And by the way, all this time, as I struggled to keep Max of this world with one hand on him and the other batting away flies as they harvested my delicious flesh, Andrew – our hero – was in the back of the boat fishing, footloose and fancy-free. I was trying to keep our little one in the boat, and he was trying to snag the big one. I prayed a 150-pound mud trout would emerge from the depths and swallow him whole. A good way to die in Andrew’s books, I reckon. But not today; I needed him to get us back to shore where safety and sanity awaited like a cold bottle of beer.

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Patience is the companion of… wisdom?

Ah, no, Saint Augustine, you’re WRONG. What do you know anyway? You were the Bishop of Hippo! (True story. Hippo is in present-day Algeria.)

Ancient proverbs were meant to be changed: Patience is the companion of pain. For parents of toddlers anyways.

I often describe Max as the kind of kid who runs into oncoming traffic.

Into the mouth of a lion, who is also hungry. And rabid.

Into the path of stampeding buffalo, with hooves the size of grandmother’s knitting bag. (Mind you, this boundless energy has snagged him a sweet ass part-time job at the local Costco.)

So of course yesterday when my babysitter-aunt takes him for a walk and he is the toddler from Baby Utopia, holding her hand and prancing calmly alongside her, she has to call and tell me about it. I know he’s not all bad; he has his halo moments. And I was truly glad they were having such an amicable outing (mainly because I want her to keep wanting to babysit the little bugger). My voice said, I’m so glad he’s being such a good boy. My inner voice said, I know he’s saving the Turbo Ginger just for me…

So 5pm finally arrives and I rush home from work on this glorious spring day that just begs to be splattered in barbecue sauce. Max was in the backyard playing with daddy and doggy. I hand daddy the hamburger patties and he fires up the barbecue, leaving me to mind Max. But I need to go to the store to get a couple extra things for supper. And I am starving, so I will kill the last surviving panda bear to get to the place where they sell food in great quantities.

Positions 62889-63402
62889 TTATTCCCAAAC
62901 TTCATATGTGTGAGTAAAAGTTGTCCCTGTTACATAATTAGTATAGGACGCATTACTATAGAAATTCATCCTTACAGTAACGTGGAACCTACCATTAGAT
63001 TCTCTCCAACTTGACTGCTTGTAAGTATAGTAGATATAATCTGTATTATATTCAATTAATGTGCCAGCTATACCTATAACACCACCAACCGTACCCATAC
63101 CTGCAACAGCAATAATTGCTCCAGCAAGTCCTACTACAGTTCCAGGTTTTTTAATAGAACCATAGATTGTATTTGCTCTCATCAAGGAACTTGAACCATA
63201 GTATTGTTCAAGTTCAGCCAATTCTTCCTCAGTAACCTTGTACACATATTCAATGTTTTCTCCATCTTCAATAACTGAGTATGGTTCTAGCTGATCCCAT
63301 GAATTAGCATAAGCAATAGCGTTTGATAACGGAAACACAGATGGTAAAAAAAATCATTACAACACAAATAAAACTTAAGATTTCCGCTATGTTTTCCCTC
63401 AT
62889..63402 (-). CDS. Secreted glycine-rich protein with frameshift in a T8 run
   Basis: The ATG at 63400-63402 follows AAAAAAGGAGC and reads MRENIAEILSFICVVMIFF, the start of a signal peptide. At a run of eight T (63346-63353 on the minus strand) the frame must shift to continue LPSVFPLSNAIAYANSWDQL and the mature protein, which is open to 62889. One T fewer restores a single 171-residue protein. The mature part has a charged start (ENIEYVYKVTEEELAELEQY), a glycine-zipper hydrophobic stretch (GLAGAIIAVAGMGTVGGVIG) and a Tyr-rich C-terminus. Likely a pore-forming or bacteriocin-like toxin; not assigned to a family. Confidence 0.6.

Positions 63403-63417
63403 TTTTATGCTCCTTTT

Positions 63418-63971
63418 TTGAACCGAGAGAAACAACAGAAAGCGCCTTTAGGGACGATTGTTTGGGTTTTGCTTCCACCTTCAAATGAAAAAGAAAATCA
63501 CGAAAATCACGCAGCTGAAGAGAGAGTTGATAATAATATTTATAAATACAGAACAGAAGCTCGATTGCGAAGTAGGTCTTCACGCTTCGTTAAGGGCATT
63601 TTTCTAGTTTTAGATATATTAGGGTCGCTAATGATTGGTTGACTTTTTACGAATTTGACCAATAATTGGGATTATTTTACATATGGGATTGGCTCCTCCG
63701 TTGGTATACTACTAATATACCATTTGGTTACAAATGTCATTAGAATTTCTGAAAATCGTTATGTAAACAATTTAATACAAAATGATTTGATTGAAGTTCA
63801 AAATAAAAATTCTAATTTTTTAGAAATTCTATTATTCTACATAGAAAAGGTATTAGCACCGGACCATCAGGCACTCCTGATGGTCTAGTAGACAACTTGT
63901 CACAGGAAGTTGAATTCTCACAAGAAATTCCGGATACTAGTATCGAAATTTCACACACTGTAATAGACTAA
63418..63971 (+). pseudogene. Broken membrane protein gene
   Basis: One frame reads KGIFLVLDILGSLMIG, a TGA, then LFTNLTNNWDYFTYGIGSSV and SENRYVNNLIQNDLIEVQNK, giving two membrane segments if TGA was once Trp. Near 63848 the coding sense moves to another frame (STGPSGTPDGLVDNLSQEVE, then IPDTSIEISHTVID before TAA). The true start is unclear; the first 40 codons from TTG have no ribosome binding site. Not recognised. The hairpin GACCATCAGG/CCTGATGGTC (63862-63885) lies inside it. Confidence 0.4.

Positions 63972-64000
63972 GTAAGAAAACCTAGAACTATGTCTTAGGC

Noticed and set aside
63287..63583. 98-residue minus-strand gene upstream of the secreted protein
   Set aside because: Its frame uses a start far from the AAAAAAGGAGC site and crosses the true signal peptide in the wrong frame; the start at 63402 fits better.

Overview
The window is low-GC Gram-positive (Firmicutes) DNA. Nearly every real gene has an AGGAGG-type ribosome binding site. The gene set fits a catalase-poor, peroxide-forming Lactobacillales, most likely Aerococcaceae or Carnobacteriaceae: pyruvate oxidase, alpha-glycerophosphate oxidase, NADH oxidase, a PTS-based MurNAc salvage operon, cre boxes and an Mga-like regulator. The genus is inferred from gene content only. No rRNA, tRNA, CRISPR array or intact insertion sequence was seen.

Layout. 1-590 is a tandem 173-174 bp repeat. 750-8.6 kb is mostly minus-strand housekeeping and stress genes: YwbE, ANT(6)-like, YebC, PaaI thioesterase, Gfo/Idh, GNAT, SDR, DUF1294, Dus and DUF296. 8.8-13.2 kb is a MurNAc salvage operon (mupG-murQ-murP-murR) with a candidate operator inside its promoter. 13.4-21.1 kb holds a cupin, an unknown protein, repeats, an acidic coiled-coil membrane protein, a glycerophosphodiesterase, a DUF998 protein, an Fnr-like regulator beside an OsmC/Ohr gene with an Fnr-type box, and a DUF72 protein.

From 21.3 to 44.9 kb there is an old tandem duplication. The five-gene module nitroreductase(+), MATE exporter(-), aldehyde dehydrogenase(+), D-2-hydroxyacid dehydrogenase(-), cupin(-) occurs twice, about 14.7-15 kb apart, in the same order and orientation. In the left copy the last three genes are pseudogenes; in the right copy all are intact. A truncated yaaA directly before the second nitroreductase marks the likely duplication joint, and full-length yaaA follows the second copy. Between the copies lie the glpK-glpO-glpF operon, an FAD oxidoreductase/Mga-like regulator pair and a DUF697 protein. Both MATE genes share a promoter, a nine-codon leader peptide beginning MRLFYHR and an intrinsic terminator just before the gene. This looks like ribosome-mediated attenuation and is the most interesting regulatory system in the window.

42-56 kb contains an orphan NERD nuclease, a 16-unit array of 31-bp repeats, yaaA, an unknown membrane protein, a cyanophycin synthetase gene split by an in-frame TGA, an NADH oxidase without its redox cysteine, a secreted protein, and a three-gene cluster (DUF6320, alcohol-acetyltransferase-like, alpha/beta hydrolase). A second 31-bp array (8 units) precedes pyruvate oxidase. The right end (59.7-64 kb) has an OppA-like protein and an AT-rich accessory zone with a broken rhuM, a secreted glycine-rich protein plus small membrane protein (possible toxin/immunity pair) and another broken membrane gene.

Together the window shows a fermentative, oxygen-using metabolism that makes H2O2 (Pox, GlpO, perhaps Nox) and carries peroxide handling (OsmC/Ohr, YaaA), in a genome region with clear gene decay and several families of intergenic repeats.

So I try and entice Max to come with me. Wanna go to the store with mama? Fake excitement falls on deaf ears on account of busy hands. He is holding a giant spade shovel, jabbing at the dusty horseshoe pit with all his mini might. To abandon this riveting work would be a fate worse than death. And that’s how it almost played out as I carried him, body and bones and stark ravin’ mad, back to the house to try and negotiate a plan to get my food-deprived ass (not!) to the store. And by the way, leaving him in the backyard unsupervised is not an option, as our backyard is more of a half-acre patch of grass carved out of some farmland, surrounded by a moat of stinger nettles, with a steep drop-off on one side that will land you among pointy alders and a secret village of evil dwarves. I had to go to the store, and he had to come with. No options.

Attempt #1: Hold mama’s hand and we’ll walk to the store together. Maybe mama will even buy you some Smarties over there!

Shag the Smarties. No go. He was determined to get back to the shovel. He tried to rip his hand out of mine, and when I held on tight he hit the ground flailing, his head nearly smacking off the pavement. My further attempts to negotiate were futile; he was in Turbo Ginger mode and I was wasting my breath. So I dragged him into the house and plopped him into the naughty chair.

Attempt #2: I tell Andrew to get his tricycle. (It has a handle on the back that I push; his feet can barely touch the pedals.) Ooooh Max, daddy’s getting your bike! Let’s go to the store on your bike! Yay!

His eyes lit up, tears receded like the Red Sea as Moses honed his mad skillz. Yes, he took the bait! But 20 seconds later as we were approaching the bike, he tried to turn the tables. He wouldn’t get on the bike; he wanted to push the fucken thing! But short stuff couldn’t reach the handle, so that simply wasn’t going to work. I tried to get him on the bike again. I even took off his helmet to see if that was half the problem. (Yes, I was willing to sacrifice safety for sanity, and potato salad.) But no sir. He kicked and screamed and I dragged him back into the house again, the bike parked at the edge of our country road. Back to the familiar spot: the naughty chair. (I should get a wooden chair and call it the knotty chair for added amusement. With a few discipline-enforcing splinters perhaps?)